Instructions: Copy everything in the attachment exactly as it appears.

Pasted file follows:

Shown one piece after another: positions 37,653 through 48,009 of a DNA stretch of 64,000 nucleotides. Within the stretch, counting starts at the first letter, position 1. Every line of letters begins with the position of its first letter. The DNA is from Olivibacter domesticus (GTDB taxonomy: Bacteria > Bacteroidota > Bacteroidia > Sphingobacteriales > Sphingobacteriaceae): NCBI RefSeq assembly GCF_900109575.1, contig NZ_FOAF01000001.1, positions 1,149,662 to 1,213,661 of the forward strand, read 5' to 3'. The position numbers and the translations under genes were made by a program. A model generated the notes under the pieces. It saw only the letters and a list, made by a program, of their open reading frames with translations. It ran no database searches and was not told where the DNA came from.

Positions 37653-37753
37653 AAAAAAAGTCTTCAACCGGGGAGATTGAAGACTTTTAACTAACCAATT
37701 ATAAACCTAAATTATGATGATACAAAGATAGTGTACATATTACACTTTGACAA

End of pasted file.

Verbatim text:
Shown one piece after another: positions 37,653 through 48,009 of a DNA stretch of 64,000 nucleotides. Within the stretch, counting starts at the first letter, position 1. Every line of letters begins with the position of its first letter. The DNA is from Olivibacter domesticus (GTDB taxonomy: Bacteria > Bacteroidota > Bacteroidia > Sphingobacteriales > Sphingobacteriaceae): NCBI RefSeq assembly GCF_900109575.1, contig NZ_FOAF01000001.1, positions 1,149,662 to 1,213,661 of the forward strand, read 5' to 3'. The position numbers and the translations under genes were made by a program. A model generated the notes under the pieces. It saw only the letters and a list, made by a program, of their open reading frames with translations. It ran no database searches and was not told where the DNA came from.

Positions 37653-37753
37653 AAAAAAAGTCTTCAACCGGGGAGATTGAAGACTTTTAACTAACCAATT
37701 ATAAACCTAAATTATGATGATACAAAGATAGTGTACATATTACACTTTGACAA